Markets can remain irrational longer than you can remain solvent.
–John Maynard Keynes
Note: I’m very busy right now but should have a more substantial/on topic post up later in the week. In the meantime, I thought this was an interesting topic which fits with my post on China last week.
Mannerheim’s comment in response to my post on why China has to buy US debt reminded me of the at times bizarre overbuilding which has been documented in China:
You allude several times to China’s fear of letting their currency rise so trade with the US will balance; this is because they’ve designed their economy entirely around low-wage manufactured exports to the West and therefore need to keep their currency artificially weak to keep their products cheap for Americans. If the yuan rose against the dollar Americans would switch to buying goods manufactured in Southeast Asia or Mexico, and millions of Chinese would lose their jobs and have a serious bone to pick with their ruling elites (off topic, but these are the same frustrated young men who will never find wives due to the one-child policy and the penchant for aborting daughters). I often see the figure cited that China’s leadership feels it must grow its economy by 8% annually just to maintain social stability (and even so riots are not uncommon in major Chinese cities), so a sharp revaluation of the yuan could very possibly lead to economic collapse and all-out insurrection.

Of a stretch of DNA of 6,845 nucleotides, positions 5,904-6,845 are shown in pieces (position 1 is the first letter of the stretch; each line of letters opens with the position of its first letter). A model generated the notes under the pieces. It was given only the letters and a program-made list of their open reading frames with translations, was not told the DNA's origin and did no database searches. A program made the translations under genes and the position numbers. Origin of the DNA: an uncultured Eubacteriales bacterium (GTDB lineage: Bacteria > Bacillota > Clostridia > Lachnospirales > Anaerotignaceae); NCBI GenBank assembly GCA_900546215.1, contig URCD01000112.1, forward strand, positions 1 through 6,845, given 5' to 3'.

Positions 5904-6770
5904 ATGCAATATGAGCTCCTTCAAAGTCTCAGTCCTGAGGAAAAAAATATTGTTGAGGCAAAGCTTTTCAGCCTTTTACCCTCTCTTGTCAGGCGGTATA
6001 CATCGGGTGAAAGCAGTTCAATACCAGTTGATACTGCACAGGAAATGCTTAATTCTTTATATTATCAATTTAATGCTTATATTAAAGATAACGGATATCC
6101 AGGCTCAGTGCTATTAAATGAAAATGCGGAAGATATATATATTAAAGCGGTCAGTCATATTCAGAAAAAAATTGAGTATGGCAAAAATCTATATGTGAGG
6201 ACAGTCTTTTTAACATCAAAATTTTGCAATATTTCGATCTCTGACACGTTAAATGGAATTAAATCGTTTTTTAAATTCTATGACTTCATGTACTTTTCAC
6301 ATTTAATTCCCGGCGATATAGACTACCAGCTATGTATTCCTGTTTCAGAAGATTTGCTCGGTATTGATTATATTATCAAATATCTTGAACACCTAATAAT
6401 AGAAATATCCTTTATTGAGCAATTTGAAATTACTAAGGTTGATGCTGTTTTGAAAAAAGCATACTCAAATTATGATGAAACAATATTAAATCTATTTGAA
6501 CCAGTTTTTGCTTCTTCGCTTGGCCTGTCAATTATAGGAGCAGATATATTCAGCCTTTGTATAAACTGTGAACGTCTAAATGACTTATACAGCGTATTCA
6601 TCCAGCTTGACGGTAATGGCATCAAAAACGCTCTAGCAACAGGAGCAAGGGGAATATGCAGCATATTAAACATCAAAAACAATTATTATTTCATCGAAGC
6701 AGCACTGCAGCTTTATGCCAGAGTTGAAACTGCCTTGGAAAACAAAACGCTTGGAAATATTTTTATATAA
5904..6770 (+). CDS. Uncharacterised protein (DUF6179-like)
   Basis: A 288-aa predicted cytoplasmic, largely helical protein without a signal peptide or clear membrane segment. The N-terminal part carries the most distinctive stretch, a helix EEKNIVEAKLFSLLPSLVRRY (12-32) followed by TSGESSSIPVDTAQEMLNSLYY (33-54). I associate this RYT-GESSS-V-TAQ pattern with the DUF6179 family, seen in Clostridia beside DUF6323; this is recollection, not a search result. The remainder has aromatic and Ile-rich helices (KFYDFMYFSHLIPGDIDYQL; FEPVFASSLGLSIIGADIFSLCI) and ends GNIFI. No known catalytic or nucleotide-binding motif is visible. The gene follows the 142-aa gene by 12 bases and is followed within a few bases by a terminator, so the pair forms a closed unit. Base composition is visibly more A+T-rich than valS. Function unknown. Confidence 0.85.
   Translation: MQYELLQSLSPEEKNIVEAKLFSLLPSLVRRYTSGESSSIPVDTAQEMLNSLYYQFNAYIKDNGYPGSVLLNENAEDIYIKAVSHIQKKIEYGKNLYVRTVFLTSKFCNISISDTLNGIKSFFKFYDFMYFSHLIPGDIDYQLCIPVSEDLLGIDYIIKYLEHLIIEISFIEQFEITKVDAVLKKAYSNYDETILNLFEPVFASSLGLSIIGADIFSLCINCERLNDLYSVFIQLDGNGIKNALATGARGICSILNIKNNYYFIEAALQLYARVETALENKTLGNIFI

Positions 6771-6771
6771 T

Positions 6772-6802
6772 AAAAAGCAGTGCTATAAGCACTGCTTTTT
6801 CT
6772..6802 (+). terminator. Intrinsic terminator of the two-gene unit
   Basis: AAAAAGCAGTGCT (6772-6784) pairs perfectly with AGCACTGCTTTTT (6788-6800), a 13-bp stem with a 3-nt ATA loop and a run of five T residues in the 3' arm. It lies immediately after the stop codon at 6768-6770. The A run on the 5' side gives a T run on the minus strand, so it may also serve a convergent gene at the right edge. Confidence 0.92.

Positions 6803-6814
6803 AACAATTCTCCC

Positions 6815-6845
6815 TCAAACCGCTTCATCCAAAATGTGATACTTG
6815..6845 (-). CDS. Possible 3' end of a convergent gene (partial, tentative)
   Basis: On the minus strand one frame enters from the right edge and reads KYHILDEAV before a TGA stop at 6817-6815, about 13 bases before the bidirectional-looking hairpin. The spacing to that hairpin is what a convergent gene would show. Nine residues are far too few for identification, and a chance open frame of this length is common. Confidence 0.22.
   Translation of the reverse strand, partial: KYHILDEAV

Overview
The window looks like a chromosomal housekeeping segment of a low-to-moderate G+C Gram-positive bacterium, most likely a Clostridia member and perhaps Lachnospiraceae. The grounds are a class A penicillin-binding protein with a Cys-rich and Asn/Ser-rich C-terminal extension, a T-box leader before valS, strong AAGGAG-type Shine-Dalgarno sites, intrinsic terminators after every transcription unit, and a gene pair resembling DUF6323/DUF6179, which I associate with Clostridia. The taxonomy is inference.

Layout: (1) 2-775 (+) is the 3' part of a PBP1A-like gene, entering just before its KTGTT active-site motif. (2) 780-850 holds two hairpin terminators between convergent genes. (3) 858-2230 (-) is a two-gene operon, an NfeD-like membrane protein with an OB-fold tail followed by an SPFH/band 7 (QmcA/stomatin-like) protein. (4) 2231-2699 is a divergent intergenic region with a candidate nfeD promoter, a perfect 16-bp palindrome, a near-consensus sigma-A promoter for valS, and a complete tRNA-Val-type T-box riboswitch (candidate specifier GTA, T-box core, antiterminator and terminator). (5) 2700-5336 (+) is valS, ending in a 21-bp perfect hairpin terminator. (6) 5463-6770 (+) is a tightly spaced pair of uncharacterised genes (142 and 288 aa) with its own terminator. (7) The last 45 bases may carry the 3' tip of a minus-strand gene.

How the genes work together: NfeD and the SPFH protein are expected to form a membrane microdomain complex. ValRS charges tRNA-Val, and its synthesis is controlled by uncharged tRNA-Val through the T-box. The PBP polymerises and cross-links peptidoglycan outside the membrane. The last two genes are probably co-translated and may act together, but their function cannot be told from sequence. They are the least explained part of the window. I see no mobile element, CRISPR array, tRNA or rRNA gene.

This need to continuously post spectacular growth figures has been speculated as the cause of what are known as China’s ghost cities. These are entire cities or developments within cities which are wholly or mostly vacant. The Daily Mail ran an article back in December with satellite photos. The Atlantic ran a piece back in June titled Why China’s Ghost Towns Matter for Our Economy. There is also a popular video on Youtube by the Australian program Dateline on this:
I’m personally not sure what to make of all of this. At one level given the size of China and its economy, these monstrous vacant developments are probably exactly what a tiny error in planning would look like. On the other hand, my experience is that any visible corporate or government absurdity tends to be just the tip of the iceberg. Inefficient systems tend to do a better job of keeping up the facade of efficiency than they do at actual efficiency. So glaring visible failures like this make me suspect that there is far more of this kind of waste which no one on the outside can see. I also am skeptical that any country can keep up China’s level of growth long term. If one is looking for symptoms of cracks in the system, these would seem to fit. However, bubbles (assuming this is one) have a tendency to make fools of us all. My personal long term bet is that China eventually runs into a wall very similar to the one Japan ran into in the late 80s and early 90s. But as the Keynes quote mentions, this could be a long way off.